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Music with concurrent saliences of musical features elicits stronger brain responses

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  • Lorenzo J. Tardón, University of Málaga
  • ,
  • Ignacio Rodríguez-Rodríguez, University of Málaga
  • ,
  • Niels T. Haumann
  • Elvira Brattico
  • Isabel Barbancho, University of Málaga

Brain responses are often studied under strictly experimental conditions in which elec-troencephalograms (EEGs) are recorded to reflect reactions to short and repetitive stimuli. However, in real life, aural stimuli are continuously mixed and cannot be found isolated, such as when listening to music. In this audio context, the acoustic features in music related to brightness, loudness, noise, and spectral flux, among others, change continuously; thus, significant values of these features can occur nearly simultaneously. Such situations are expected to give rise to increased brain reaction with respect to a case in which they would appear in isolation. In order to assert this, EEG signals recorded while listening to a tango piece were considered. The focus was on the amplitude and time of the negative deflation (N100) and positive deflation (P200) after the stimuli, which was defined on the basis of the selected music feature saliences, in order to perform a statistical analysis intended to test the initial hypothesis. Differences in brain reactions can be identified depending on the concurrence (or not) of such significant values of different features, proving that coterminous increments in several qualities of music influence and modulate the strength of brain responses.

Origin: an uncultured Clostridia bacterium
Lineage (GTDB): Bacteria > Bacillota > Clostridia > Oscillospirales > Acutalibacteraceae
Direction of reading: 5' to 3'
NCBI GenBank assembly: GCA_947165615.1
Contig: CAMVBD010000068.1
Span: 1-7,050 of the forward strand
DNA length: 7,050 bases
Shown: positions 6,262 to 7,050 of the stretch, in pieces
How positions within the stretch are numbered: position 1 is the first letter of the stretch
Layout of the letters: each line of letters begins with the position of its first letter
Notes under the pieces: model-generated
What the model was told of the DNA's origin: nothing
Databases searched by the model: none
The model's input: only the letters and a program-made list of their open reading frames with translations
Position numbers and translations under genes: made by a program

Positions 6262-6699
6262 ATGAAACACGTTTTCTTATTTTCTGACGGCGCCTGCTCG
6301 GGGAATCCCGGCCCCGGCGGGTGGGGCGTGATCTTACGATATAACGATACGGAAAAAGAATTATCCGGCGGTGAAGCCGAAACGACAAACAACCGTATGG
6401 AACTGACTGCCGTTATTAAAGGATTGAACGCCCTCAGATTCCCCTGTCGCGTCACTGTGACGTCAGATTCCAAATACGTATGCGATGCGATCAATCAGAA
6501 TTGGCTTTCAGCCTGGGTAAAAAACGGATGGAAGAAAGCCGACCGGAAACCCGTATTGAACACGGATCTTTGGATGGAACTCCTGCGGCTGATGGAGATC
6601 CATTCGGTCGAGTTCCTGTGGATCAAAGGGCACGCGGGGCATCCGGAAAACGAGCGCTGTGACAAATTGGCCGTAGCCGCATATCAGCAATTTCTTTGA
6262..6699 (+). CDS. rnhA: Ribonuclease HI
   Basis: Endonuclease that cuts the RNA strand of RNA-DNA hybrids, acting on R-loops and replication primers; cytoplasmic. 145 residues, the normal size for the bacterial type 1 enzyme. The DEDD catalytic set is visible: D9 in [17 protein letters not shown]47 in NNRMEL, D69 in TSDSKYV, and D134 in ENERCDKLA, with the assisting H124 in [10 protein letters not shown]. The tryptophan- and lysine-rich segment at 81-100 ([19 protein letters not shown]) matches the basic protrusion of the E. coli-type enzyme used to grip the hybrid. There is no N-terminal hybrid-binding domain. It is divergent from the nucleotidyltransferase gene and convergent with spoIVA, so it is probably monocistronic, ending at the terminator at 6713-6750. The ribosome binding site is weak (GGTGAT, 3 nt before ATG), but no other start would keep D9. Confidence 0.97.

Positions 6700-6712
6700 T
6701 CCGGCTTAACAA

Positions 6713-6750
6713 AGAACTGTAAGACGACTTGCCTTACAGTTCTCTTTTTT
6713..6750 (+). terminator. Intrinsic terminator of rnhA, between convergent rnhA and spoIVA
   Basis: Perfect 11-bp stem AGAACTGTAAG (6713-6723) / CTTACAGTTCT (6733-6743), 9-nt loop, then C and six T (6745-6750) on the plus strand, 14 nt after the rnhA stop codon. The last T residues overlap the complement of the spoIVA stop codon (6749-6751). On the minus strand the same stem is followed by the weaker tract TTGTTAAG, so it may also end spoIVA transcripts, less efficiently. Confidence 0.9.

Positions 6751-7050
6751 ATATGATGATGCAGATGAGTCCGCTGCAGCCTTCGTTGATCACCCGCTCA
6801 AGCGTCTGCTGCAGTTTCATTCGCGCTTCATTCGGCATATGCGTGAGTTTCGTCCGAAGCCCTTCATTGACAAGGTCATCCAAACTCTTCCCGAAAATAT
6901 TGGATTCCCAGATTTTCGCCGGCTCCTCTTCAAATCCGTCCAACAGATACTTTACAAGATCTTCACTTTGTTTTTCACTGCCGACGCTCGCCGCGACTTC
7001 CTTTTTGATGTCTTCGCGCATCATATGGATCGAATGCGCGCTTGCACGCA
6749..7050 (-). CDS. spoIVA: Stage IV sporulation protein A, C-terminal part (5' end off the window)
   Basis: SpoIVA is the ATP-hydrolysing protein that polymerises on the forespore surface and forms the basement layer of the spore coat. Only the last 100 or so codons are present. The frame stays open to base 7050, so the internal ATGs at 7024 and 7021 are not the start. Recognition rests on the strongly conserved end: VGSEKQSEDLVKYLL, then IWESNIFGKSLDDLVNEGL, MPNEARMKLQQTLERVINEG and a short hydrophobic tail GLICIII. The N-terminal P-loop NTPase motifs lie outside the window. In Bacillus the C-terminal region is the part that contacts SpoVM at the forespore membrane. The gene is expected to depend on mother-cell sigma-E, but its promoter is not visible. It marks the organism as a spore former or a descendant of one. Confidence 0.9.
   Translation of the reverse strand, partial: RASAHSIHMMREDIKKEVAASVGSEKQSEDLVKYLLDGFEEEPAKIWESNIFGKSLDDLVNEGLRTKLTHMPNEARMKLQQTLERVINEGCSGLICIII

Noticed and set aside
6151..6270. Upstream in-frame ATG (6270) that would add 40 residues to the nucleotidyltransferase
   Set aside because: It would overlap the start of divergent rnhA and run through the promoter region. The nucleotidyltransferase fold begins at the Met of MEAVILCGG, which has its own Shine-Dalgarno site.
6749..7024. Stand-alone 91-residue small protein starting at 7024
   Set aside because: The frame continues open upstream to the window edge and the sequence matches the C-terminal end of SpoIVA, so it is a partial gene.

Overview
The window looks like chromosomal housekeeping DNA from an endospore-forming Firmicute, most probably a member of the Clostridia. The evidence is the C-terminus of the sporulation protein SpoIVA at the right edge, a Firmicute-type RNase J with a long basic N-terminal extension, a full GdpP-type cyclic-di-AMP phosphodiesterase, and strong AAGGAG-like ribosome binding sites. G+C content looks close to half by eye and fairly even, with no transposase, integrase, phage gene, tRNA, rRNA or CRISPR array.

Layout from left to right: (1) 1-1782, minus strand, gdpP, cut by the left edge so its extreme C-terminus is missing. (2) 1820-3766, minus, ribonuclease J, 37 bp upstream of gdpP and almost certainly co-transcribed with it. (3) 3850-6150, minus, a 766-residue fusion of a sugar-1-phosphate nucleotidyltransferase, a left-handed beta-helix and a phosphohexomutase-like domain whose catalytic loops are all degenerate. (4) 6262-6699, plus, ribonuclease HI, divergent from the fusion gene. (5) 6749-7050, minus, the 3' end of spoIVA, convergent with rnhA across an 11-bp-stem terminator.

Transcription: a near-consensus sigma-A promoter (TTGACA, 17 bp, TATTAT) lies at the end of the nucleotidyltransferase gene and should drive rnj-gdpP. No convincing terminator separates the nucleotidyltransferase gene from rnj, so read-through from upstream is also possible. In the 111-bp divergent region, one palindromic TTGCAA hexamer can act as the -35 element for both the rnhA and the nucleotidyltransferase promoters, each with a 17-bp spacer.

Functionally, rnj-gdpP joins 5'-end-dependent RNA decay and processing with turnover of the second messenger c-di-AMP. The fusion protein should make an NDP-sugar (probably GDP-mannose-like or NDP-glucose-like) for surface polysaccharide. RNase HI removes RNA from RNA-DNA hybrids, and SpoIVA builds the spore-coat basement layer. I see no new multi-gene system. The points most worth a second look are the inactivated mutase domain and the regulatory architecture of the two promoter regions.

TidsskriftApplied Sciences
Antal sider12
StatusUdgivet - okt. 2021

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